Helping Pets Cope During a Move

    You’ve bought your new home and you’re ready to move.  It’s a very exciting time!  It can also be a chaotic time and you’re not the only one that feels the effects of the stress that can come along with that upheaval.  Your pet will need time to feel situated and comfortable in their new surrounding as well!  Here are some helpful tips to help make the move as stress free as possible for your cherished family member.

    First things first make sure that your pets vaccinations are up-to-date and that your pet has been microchipped.  Often times, pets can become disorientated in a new area. If they do wander off, a shelter or vet can simply scan your pet and return them safely to you.  There is also technology that allows you to use GPS to find him/her.  There is even an app that helps find your pet by facial recognition! Visit findingrover.com to download the app.

    Along the same lines, if your new home doesn’t already come equipped with a fence and a gate, you may want to consider either hiring someone for the job of installing one or doing it yourself.  Not only will it protect your pet from the danger of wandering off, getting lost, getting injured (or worse) and the possibility of being picked up by animal control, it will also deter other animals from entering your yard.  Fences should be a minimum of 5 1/2 feet and include a mesh wire under ground to prevent Rover from digging his escape route.

    Keep things familiar.  While packing the house, make sure to leave out familiar items such as food dishes, toys and beds.  Be sure not wash any of these items before your pet is situated and feeling comfortable.  In a time of great change, your pet will find solace in having items that smell like “home”.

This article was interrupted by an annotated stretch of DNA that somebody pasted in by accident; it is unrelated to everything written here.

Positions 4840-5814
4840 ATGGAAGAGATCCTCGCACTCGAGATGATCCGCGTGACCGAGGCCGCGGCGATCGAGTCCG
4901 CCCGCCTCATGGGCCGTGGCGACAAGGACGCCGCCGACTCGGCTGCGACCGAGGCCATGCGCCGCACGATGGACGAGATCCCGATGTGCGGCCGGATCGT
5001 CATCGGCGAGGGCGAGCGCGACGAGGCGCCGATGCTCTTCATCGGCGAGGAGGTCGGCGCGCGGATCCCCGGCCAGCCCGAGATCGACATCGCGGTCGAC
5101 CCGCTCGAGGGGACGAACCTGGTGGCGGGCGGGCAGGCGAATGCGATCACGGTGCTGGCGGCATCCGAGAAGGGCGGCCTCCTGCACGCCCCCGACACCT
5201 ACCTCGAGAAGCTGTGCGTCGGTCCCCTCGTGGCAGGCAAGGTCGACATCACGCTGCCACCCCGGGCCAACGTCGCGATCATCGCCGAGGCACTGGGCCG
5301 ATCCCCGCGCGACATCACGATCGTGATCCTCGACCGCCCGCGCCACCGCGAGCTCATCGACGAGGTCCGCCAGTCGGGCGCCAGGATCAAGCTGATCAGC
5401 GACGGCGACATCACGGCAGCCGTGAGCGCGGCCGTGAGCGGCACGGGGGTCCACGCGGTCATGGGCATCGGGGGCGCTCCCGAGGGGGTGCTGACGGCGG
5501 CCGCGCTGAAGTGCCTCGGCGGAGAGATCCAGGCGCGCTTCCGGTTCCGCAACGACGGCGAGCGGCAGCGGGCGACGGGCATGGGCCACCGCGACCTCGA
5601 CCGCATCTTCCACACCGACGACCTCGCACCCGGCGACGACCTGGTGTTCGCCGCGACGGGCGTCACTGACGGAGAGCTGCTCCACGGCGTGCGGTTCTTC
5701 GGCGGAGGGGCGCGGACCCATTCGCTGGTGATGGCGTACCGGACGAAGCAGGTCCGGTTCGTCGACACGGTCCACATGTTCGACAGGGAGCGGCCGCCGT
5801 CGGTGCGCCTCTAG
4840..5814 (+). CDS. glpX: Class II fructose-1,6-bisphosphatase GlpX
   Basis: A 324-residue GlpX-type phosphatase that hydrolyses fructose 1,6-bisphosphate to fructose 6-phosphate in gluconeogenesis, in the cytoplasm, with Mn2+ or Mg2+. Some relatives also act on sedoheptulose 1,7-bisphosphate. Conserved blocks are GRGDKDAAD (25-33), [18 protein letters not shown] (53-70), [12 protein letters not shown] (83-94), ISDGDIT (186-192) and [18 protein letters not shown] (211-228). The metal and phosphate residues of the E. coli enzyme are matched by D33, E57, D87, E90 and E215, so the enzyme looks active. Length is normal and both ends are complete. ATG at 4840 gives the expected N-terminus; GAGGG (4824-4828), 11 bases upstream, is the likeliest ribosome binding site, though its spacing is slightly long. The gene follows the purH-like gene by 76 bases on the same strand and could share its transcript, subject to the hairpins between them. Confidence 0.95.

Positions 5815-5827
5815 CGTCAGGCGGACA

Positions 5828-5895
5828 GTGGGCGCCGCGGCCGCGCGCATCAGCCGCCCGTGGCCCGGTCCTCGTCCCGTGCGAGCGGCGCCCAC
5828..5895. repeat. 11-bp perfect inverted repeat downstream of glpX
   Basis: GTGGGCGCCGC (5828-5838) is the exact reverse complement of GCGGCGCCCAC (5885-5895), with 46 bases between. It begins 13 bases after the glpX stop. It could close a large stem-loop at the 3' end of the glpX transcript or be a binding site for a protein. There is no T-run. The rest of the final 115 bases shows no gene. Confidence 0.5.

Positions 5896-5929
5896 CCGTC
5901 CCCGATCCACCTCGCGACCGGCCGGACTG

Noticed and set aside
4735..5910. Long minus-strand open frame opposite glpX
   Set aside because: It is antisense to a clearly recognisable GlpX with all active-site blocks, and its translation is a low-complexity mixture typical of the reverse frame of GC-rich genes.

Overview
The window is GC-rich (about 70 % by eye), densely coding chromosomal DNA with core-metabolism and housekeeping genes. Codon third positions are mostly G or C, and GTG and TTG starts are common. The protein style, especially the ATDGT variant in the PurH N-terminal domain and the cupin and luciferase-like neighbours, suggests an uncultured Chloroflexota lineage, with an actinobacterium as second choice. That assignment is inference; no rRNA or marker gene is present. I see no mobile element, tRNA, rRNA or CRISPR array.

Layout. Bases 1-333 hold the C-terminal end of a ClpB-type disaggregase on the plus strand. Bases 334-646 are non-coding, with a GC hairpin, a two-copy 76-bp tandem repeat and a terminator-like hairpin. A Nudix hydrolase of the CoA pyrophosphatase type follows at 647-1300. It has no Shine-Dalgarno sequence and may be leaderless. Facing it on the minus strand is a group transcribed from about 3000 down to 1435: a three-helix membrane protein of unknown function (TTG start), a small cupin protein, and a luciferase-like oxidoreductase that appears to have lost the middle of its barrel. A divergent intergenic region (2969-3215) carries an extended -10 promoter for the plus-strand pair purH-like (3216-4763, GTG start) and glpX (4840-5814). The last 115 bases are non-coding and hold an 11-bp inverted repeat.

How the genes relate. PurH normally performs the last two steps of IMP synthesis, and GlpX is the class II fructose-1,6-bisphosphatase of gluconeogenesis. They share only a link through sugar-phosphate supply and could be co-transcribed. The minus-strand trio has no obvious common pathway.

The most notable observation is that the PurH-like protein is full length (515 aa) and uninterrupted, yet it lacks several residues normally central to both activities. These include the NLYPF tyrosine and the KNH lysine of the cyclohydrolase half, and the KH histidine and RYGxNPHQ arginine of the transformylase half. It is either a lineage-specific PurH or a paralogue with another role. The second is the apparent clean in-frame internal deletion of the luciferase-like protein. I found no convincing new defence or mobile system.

According the Oregon Humane Society, cats typically require more assistance adjusting to life in a new home especially since they’re inherently territorial.  Start by setting aside one room in the new house as their safe place complete with food and water bowls, toys, tower, and litter box.  As Whiskers becomes more acclimated to the new surroundings, begin leaving more doors open for exploration.  The American Humane Society also recommends leaving your cat indoors at all times to keep your cat safe and healthy.

    The best way to acclimate your pet to its new surroundings is to spend as much time with him/her as possible after the move. Take long walks around the neighborhood.  Not only does it burn off excess nervous energy, but it also familiarizes your pet with the neighborhood.  It’s also a great way to meet new neighbors and possibly even new dog friends.  Bonus!

    Follow these simple steps and soon your pet will feel purrfectly at ease in your new home.

     

     

     

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